What is Hermeneutics?

In a single sentence, Klein, Blomberg, and Hubbard say of hermeneutics that it “describes the task of explaining the meaning of the Scriptures” (Klein 2003, 4). They then use a paragraph to explain what Grudem also defines with a single sentence. He says, “Hermeneutics is the study of correct methods of interpretation (especially interpretation of Scripture)” (Grudem 1994, 109). If one attempts to understand what Scripture is communicating, they engage in some form of hermeneutics, be it sound or illogical. Some people carefully study each word in the original language, look at historical understanding of the text, review cultural backgrounds, examine other passages to seek understanding, and review commentaries. Only after this work do they seek a means for application in their own life. Others argue that they can use the Bible like a magic eight ball, thumbing the pages, jamming a finger to a random passage, and somehow extracting meaning. “The Holy Spirit,” they argue, “gives me the meaning.” But to this Klein says, “the Spirit convinces God’s people of the truth of the biblical message, and then convicts and enables them to live consistently with that truth. The Spirit does not inform us of the Scripture’s meaning” (Klein 2003, 4).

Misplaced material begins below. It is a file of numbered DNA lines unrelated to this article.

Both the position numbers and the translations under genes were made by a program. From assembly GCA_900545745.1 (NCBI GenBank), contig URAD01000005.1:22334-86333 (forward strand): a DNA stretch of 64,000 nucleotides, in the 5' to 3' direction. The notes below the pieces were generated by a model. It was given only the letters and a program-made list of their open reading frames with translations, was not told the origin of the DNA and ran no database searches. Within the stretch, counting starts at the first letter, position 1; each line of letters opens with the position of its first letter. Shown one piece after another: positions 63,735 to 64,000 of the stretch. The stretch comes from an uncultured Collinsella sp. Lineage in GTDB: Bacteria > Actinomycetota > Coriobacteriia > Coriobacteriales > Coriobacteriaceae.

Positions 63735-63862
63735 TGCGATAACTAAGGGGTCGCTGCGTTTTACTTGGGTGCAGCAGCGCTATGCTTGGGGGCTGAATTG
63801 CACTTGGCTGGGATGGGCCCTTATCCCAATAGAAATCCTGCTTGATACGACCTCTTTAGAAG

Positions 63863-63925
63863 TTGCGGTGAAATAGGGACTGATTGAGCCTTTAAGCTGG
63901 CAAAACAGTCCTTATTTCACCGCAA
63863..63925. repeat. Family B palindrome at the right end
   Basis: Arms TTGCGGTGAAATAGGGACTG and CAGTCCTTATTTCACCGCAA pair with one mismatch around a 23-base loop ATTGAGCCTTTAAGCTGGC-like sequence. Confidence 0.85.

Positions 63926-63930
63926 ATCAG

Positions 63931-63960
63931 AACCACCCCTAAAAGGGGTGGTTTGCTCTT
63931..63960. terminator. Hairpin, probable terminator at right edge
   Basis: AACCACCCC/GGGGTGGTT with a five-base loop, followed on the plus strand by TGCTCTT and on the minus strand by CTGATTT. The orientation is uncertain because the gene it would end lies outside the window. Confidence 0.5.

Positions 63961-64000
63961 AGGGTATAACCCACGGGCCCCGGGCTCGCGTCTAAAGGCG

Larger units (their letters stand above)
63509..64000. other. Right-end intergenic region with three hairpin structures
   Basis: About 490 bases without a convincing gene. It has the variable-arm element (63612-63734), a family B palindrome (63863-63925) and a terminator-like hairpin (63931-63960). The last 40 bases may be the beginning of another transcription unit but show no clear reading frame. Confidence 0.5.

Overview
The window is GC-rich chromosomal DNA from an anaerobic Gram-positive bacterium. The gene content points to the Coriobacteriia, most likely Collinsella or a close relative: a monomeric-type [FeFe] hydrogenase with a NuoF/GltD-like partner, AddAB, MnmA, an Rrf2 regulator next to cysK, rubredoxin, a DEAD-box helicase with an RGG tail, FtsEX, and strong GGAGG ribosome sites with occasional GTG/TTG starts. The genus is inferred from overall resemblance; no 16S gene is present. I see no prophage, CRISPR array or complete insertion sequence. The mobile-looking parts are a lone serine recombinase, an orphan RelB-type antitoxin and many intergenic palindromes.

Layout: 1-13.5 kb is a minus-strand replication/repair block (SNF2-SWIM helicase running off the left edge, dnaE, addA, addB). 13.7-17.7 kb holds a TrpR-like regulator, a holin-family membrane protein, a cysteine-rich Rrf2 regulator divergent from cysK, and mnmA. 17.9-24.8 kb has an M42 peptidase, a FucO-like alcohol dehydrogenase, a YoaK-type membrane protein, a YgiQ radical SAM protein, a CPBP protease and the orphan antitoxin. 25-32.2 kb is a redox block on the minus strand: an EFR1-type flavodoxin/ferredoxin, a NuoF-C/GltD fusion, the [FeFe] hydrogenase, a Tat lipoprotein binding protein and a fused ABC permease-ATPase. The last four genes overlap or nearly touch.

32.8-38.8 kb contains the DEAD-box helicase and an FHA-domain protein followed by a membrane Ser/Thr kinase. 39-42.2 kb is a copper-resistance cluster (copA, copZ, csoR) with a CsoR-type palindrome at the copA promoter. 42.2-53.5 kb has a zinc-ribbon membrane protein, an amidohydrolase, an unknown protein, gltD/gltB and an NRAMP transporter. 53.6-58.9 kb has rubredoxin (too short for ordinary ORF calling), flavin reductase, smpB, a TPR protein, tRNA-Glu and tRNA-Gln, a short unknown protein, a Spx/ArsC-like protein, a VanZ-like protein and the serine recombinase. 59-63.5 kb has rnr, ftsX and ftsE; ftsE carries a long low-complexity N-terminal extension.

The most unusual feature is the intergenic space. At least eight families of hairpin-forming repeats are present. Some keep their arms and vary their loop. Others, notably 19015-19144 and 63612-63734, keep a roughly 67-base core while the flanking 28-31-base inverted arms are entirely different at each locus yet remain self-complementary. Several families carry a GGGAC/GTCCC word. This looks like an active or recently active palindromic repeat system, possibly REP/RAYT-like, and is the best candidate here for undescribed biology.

In any text there are at least two necessary roles, but with Scripture and many other documents, there are three—the author, the original audience, and the interpreter. All are important although all have different roles in the communication process. The author holds the meaning and is responsible for conveying that meaning to the audience. The audience is responsible for trying to understand the author’s meaning. And the interpreter has a further responsibility of trying move through some combination of time, geography, language, and culture to understand how an original audience would hear and understand the author’s meaning.

It is important to remember that the author gives the meaning to the text because it is the meaning that purposed the text in the first place. In the case of the Bible, there is a duel divine and human authorship. In this case, there is a possibility that the original audience may have misunderstood the divine author’s intent. There is also a possibility that a later interpreter, thousands of years after the authorship of the text, can miss the human author's meaning, or both. But because it was the author that tried to communicate the meaning, it is not possible that the author miss the meaning of the written work. It is here that one might argue that there is no way Isaiah could have fully understood his written prophecy about Christ, but we must remember that God is divine author of Scripture.

So as one ventures into Scripture, it is important to practice good hermeneutics.  Simply remembering the three roles is a very significant first step that will generally help every student of the Bible.  I tend to first ask, "What did it mean then?"  Only after I've developed an answer to this questions do I ask, "What can I learn from this passage as it was intended and how can I apply what I've learned to my own life?"  

Grudem, Wayne A. Systematic Theology: An Introduction to Biblical Doctrine. Leicester, England: Inter-Varsity Press, 1994.

Klein, William W., Craig Blomberg, Robert L. Hubbard, and Kermit Allen Ecklebarger. Introduction to Biblical Interpretation. Nashville: Thomas Nelson, 2003.